Tuesday, November 15, 2011

The Oversights of Aldo Leopold

I saw a screening of the film Green Fire recently, about the life of Aldo Leopold, author of A Sand County Almanac.  It was held on my campus and organized by a colleague and her Environmental Interpretation class; 200 attended and most stayed for the post-filming panel discussion. The film showed Leopold's life and influences, described in sweeping terms the "land ethic" for which he is known, and the inspiration he's been to generations since. For those who don't know him, he was a turn-of-the-century writer and naturalist.  His most famous book was A Sand County Almanac, published at the end of his life.  He died of a heart attack, running with water buckets to put out a prairie fire.  The book makes the point that humans are part of nature, as are all things, and that natural systems are intricately enmeshed.  At that time the main view of wildernes was that it should be conquered and tamed.  One conservationist interviewee in the semi-documentary said Thoreau, Muir, and Leopold are the three great fathers to the environmental movement.

I noticed that there were two distinct components to the Leopold story. Clearly, he felt connected to the wilderness largely because he experienced it firsthand.  This is the experiential, emotional piece.  But second, he was a Yale-trained forester and he took an academic interest in the world: the scientist's approach.  Throughout his life he would catalog the comings and goings of wildlife and plants -- in his journal: day of first bloom, last bloom, that kind of thing.  Maybe not scientific analysis, but close observation, anyway.

Knowledge,  and emotional connection  ...   You need both to run a planet.

It occurred to me that you really need both components to do much of anything that's good.  The "tree hugger" environmentalists, of the stereotypical sort, love nature in a naive way. Not enough knowledge.  If all living things are simply to be cherished, invasive species will quickly have their way.  The rats and Cowbirds, the Japanese Beetles and Buckthorn will take over, wiping out other species and taking down the ecosystem.  Nature is like a Rube Goldberg machine that is easily thrown out of balance. You may love to watch it whirr, but it takes quite a bit of knowledge to keep it in order. The laboratory scientists -- another stereotype -- may know how the contraption works, but they don't see the big picture, or may not even care.  That is, they don't care in a deep enough way to make sacrifices, to make a difference.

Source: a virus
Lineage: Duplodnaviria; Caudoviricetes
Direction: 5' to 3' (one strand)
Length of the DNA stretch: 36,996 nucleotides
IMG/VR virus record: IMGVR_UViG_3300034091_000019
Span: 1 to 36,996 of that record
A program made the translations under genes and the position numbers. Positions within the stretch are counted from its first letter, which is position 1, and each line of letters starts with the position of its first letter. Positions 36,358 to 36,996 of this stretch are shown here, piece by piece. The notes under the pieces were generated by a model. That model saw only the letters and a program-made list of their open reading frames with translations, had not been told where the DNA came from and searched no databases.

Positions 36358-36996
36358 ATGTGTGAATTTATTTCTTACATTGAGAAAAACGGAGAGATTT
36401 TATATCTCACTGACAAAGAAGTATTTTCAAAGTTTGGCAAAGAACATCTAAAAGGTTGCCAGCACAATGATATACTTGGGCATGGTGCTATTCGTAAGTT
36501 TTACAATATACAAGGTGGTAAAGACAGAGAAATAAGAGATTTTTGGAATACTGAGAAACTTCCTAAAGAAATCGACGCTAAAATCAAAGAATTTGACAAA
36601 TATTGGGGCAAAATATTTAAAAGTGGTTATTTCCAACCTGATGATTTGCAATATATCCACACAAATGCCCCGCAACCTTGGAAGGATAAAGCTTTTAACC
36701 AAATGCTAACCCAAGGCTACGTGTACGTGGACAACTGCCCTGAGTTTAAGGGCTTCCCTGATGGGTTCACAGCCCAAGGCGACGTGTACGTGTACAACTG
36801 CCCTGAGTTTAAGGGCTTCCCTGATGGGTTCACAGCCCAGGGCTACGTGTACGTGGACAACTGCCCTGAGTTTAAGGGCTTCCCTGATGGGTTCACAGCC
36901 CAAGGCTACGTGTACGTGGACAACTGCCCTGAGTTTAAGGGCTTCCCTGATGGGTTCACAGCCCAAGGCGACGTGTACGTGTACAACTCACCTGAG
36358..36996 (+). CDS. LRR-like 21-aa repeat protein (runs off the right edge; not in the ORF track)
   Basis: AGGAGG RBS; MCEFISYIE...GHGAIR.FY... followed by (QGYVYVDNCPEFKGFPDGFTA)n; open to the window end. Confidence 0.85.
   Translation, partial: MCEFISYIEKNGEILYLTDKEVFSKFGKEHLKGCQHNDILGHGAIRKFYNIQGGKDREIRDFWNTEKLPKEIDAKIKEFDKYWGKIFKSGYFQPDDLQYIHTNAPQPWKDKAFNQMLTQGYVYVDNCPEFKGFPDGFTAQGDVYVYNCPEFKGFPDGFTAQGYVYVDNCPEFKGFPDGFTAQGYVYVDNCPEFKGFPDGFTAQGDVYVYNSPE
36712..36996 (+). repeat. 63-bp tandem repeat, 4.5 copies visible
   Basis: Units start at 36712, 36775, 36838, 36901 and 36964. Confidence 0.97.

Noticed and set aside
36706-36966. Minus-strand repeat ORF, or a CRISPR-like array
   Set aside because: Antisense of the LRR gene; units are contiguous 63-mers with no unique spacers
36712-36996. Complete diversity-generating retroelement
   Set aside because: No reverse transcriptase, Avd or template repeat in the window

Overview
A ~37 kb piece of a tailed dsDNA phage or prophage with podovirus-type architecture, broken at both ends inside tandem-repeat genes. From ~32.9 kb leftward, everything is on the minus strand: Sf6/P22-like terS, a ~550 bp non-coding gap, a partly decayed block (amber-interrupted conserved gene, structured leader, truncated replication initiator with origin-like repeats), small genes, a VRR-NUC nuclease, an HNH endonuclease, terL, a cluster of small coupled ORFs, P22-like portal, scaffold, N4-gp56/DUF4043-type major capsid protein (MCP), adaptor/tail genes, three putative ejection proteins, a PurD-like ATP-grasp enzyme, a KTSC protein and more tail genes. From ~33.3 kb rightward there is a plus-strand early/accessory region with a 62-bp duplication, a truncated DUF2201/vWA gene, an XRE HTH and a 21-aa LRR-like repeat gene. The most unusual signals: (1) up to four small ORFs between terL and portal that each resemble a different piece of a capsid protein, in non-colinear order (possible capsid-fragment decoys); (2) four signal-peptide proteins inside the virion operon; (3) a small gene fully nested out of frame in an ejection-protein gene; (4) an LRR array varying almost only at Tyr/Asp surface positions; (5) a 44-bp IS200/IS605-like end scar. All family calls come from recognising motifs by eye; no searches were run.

When Leopold died it would be seven years before Bill Gates was even born.  Today we have the Internet, mass media, cell phones and much more --  those wondrous things have transformed the world.  At my fingertips, in my living room, I have more -- and more current -- information than all the libraries Leopold ever heard of.  For example, the entry under his name on Wikipedia was viewed 13,000 times in the last month.  Want to see video of tube worms at the deep sea vents?  Youtube.  Need some inspiration or a fresh perspective on a big topic?  Try TED.COM.  Not to mention Google Maps, Google Earth, social networks, blogs, and on and on.  Many of the ideas Leopold discovered alone in the wilderness were probably not even new at the time -- after all, he had a picnic basket, binoculars, a notebook and a gun.  He did not have a search engine.

My point is that since WWII , knowledge has definitely gotten a goose. But what about inspiration?  Even TED, which is all about inspiration, is not like being outside.  and not at all like what is said to have inspired Leopold so deeply.  The Green Fire going out, in the terrified eyes of a wolf he had just shot in the back, and its pups too.  Listen to the prose:
"[....] We were eating lunch on a high rimrock, at the foot of which a turbulent river elbowed its way. We saw what we thought was a doe fording the torrent, her breast awash in white water. When she climbed the bank toward us and shook out her tail, we realized our error: it was a wolf. A half-dozen others, evidently grown pups, sprang from the willows and all joined in a welcoming melee of wagging tails and playful maulings. What was literally a pile of wolves writhed and tumbled in the center of an open flat at the foot of our rimrock.  In those days we had never heard of passing up a chance to kill a wolf. In a second we were pumping lead into the pack, but with more excitement than accuracy; how to aim a steep downhill shot is always confusing. When our rifles were empty, the old wolf was down, and a pup was dragging a leg into impassable side-rocks.  We reached the old wolf in time to watch a fierce green fire dying in her eyes. I realized then, and have known ever since, that there was something new to me in those eyes—something known only to her and to the mountain. I was young then, and full of trigger-itch; I thought that because fewer wolves meant more deer, that no wolves would mean hunters' paradise. But after seeing the green fire die, I sensed that neither the wolf nor the mountain agreed with such a view."